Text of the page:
The Dead Menagerie
I went through four or five different ideas for the module before settling on my ‘The Dead Menagerie’ project. The ones I’d been most keen to work on were collaborative projects, and as both my partners changed their minds part way through the planning stage, I ended up moving on and working independently by about mid-October. (Link to planning.)
The inspiration for my project came from my fascination with moveable handmade fantasy creature dolls, such as this one. (Source)
I had some minor experience with making things from faux fur and sculpting with clay, and thought that it would be an interesting and challenging undertaking to try and create my own unique creatures.
To get me started I spent time doing further research into what already existed on the market, as well as looking at guides on how to create them. Though these did provide me with some good advice, most were overly rushed and sometimes the end products looked a little too amateur. While working on my prototype I contacted some of my favourite creators, who were able to give me some very useful tips and tricks that I otherwise would not have had access to. (Questions.)
I think I may have been a little overambitious with my prototype. With a fully moveable wire skeleton, four limbs, wings, a long tail, sculpted face and paws, two different types of fur and three different colours of felt, it proved to be quite the undertaking for my first attempt. It took me just over a month to finish the creature I dubbed ‘Protobowie’. However, the final result was very pleasing.
I certainly learnt a lot from creating the prototype. I’d never attempted anything like him and many of the aspects of the creation process, such as making the wire armature and using a hot glue gun, were completely new to me. I also learnt from my mistakes. I didn’t create a pattern, leading to one place at the back were the fur wasn’t able to completely cover the felt beneath it. This, along with the fact I didn’t record proper measurements for the wiring, meant that I would effectively have to start from scratch if I wanted to make more just like him. (Sketches. Progress pictures. Reflections on the creation process.)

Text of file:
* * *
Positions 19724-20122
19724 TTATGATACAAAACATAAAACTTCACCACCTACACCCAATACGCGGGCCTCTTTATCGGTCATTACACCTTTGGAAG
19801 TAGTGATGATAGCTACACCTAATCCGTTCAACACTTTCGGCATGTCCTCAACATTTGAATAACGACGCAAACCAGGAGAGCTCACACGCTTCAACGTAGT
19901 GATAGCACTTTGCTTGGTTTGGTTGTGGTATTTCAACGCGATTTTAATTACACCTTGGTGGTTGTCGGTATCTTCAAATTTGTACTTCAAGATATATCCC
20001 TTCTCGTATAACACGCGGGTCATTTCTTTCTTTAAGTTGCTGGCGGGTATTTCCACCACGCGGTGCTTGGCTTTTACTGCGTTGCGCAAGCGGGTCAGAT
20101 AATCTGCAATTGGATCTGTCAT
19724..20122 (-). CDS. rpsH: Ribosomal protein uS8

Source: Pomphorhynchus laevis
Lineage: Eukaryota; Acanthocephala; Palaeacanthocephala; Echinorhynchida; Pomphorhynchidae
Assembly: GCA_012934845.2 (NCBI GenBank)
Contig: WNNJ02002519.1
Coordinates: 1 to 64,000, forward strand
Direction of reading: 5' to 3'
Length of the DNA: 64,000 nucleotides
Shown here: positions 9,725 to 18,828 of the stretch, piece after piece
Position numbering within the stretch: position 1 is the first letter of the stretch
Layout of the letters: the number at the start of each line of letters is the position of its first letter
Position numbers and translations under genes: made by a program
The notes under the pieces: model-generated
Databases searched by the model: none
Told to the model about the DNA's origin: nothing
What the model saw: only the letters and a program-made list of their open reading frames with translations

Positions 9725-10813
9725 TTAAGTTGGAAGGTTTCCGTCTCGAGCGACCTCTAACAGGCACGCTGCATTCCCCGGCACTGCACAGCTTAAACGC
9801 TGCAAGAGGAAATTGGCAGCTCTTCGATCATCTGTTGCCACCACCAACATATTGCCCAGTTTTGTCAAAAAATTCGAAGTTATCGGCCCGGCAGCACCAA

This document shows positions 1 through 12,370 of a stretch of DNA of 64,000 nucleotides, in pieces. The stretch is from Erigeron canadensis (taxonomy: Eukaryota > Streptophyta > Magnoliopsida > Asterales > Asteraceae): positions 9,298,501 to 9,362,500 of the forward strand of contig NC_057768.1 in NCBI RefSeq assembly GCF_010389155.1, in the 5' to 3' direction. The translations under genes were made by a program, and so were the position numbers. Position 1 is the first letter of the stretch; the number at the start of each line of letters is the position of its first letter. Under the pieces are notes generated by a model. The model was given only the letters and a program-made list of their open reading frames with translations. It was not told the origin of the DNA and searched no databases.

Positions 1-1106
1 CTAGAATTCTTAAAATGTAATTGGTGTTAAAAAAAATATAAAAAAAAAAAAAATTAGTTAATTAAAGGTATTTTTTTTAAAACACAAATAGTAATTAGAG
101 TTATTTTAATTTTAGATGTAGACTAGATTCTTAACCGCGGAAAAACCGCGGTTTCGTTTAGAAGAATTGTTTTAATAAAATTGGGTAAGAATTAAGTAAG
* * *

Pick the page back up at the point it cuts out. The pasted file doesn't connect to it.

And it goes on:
I only realised this after I’d completed him, and once I did the project ended up stalling for a while. I felt overwhelmed by the thought of having to start from the very beginning again, and was unsure at that point in time of what my end goal was with this project. I planned to set-up an Etsy account to sell my products, but at that point that’s the only direction I had.
Talking with my guiding tutor helped a lot with working out where I could take the idea. We decided that rather than selling them as ‘live’ creatures, they could be taxidermy and that I could create a marketing angle to support this using the persona of a steampunk inspired Victorian era explorer who catching and stuffs rare creatures. (Planning notes.)
I did some more research and planning for the project, and designed a batch of three new creatures. This time around I decided to make some ‘Feathered Serpents’, 68cm long dolls with 14cm wide felt wings, sculptured faces, feathered tails, white ruffs around their heads and long manes down their backs. I planned out and recorded their measurements properly to make the process more efficient. I also designed each one with a different face shape and colour scheme in mind to make them all unique. (Planning sketches. Progress pictures.)
However, progress at this point slowed down again as I was feeling anxious about trying to create products of to professional level standard to sell to the public, and I had fast approaching deadlines in other subjects.
During another meeting with my guiding tutor the idea of taking my wares to an event of some kind, which had been previously mentioned, was brought up again and I agreed that it would provide me with a solid and challenging but achievable goal to aim for. I went away and started looking into different events I could attend. (Notes.)
I decided to go for Whitby Goth Weekend up in Yorkshire. (Explanation.) The event would start on the 23rd of April, giving me roughly a month to get everything done. Once I’d got a set event to aim for, I got straight to working, writing content for the blog I planned on creating, designing a flyer to hand out, and of course, finishing the taxidermy pieces I had been working on.